Jørn Utzon

November 3rd, 2010


Just over 3 years ago, the Sydney Opera House was declared a World Heritage Site, making architect Jørn Oberg Utzon the second architect to have his work listed during his lifetime. Utzon was born in Copenhagen in 1918 and seems to have inhereted the mental capabilities of his father who worked as a naval engineer. After completing an architecture degree at the Royal Danish Academy of Fine Arts, Utzon moved to Sweden in 1942 to work in the office of Gunner Asplund. After WWII, he went on to work for Alvar Aalto in Helsinki for about a year before he took off for a 3 year pancontinental sojourn, traveling through Europe, Northern Africa, the Far East, Mexico and the United States. He eventually landed at F.L. Wright's school in Arizona. In 1950, he finally settled back in Copenhagen to open his own architectural studio.

Utzon worked under three of the 20th c most artisticly inspired architects and collected visually stimulating influences during his own travels around the world, all which played into his later works. I'm quite jealous really, but inspired by his gumption. He is best known for his design of the Syney Opera House, though he was not able to see that project through to fruition. Shortly after his death in late 2008, Austrailian architecture critic Elizabeth Farrelly wrote a brilliant article, which I highly recommend, for the Canberra Times. I do not feign to be an expert in Austrailian political history, but the following quote by Farrelly seems to explain quite bluntly the relationship between Utzon and the then public works minister, Davis Hughes.

"at an election night dinner party in Mosman, Hughes's daughter Sue Burgoyne boasted that her father would soon sack Utzon. Hughes had no interest in art, architecture or aesthetics. A fraud, as well as a philistine, he had been exposed before Parliament and dumped as Country Party leader for 19 years of falsely claiming a university degree. The Opera House gave Hughes a second chance. For him, as for Utzon, it was all about control; about the triumph of homegrown mediocrity over foreign genius."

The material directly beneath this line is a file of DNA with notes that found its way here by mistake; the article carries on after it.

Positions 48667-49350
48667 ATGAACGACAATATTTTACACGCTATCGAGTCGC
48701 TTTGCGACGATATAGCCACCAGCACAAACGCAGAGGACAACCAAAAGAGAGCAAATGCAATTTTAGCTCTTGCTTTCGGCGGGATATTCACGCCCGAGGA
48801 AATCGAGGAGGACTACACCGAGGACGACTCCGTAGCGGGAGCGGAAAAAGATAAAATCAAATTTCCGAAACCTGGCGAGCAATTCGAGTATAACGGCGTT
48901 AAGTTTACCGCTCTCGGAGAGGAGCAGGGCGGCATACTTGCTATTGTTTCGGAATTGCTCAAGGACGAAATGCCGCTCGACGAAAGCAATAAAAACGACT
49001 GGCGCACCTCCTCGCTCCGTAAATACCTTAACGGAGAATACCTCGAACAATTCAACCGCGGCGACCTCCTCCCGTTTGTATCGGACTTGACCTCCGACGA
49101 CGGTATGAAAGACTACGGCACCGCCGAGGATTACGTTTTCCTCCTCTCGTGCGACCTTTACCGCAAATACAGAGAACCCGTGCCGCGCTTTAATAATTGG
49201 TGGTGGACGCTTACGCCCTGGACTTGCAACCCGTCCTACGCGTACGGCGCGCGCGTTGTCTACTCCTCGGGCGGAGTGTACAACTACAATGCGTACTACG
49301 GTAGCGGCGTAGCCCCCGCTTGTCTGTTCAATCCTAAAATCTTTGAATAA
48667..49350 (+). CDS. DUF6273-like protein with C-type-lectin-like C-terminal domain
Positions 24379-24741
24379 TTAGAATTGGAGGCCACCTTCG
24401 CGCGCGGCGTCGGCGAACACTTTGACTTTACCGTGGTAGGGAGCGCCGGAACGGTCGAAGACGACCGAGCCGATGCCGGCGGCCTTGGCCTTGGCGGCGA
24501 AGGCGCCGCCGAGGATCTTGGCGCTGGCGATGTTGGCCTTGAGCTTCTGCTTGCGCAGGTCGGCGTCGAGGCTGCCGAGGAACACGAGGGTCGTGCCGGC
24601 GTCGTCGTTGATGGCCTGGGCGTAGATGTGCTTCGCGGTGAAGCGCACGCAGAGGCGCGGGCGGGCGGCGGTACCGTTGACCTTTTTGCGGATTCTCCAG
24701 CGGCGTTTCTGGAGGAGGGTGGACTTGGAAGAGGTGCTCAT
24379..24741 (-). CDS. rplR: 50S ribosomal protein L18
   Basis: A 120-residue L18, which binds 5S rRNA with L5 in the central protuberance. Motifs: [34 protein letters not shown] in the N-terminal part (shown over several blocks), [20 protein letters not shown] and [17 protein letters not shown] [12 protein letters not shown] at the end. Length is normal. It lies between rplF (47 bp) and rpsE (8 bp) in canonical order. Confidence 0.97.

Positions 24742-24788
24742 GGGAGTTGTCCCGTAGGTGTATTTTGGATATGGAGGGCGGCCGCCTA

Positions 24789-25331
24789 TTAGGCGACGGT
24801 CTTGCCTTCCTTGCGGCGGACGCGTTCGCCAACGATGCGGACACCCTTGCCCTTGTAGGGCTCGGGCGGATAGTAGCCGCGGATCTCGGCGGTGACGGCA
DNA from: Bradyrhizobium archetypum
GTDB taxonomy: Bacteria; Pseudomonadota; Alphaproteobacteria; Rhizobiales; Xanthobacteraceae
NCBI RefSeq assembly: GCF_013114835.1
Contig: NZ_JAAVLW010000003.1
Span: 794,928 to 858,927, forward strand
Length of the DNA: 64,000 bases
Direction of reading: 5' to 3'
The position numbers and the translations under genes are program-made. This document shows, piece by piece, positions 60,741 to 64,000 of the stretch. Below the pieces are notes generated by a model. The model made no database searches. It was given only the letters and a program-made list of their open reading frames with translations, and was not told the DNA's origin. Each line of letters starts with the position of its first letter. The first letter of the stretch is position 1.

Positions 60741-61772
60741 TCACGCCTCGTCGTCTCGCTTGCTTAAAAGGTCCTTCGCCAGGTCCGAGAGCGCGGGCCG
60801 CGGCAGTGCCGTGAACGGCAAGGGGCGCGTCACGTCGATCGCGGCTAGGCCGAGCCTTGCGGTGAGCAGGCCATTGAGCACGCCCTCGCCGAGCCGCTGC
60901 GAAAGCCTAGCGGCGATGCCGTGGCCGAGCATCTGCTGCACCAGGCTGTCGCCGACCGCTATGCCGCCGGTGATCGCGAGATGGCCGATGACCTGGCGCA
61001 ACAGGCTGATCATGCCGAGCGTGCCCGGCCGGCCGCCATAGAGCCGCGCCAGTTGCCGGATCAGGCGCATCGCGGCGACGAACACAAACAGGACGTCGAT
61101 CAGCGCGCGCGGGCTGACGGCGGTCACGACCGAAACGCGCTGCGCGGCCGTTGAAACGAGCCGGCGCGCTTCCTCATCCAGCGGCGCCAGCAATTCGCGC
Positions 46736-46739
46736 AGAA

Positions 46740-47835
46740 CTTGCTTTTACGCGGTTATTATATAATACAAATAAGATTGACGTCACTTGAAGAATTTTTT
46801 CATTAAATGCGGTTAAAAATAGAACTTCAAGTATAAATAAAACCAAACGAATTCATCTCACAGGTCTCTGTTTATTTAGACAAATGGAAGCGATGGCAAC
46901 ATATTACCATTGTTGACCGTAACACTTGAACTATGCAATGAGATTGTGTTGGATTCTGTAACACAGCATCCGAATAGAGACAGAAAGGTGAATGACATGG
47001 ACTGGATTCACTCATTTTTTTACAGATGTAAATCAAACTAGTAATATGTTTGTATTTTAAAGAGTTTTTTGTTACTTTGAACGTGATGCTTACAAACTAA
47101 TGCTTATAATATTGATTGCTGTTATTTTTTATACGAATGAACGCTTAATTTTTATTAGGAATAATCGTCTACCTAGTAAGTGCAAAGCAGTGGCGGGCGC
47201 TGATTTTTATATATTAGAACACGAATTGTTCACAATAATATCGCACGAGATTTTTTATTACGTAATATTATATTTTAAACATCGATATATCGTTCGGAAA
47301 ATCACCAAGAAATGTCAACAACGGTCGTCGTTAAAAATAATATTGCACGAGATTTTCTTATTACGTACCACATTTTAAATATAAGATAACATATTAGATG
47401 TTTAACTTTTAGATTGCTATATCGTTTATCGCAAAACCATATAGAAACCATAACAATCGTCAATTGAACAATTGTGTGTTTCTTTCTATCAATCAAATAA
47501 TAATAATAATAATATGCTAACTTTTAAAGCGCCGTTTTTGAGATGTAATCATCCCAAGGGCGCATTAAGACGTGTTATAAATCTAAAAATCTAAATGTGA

Although Utson's initial design was reportedly chosen by Eero Saarinen from the rejected pile, saying he would accept no other submission and sketched a waterfront elevation that night to convince the panel, in the end,  praise by architecture heavyweights and the general public in Austrailia and abroad was not enough to convince the few key government officials of the significance of his role in the project. Taking a page from Gunner Asplund's book, Utzon resigned from the project and controversy in March 1966, most likely believing that after the waters had cooled, he would be rehired with a new respect and acknoweldgment. This never happened. Utzon never visited the completed opera house and never told his side of the story, though sadly, close relations say it weighed heavily on his mind til the end.

Utzon went on to design other beautiful structures like the Bagsvaerd Church (1968-76) and the Kuwait National Assembly (1971-83), and he is also known for his earlier housing development projects, the Kingo Housing development (1956-58) and the Fredensborg Housing development (1959-62), both of which are worth a look if you're interested in midcentury low-cost mass-housing projects.


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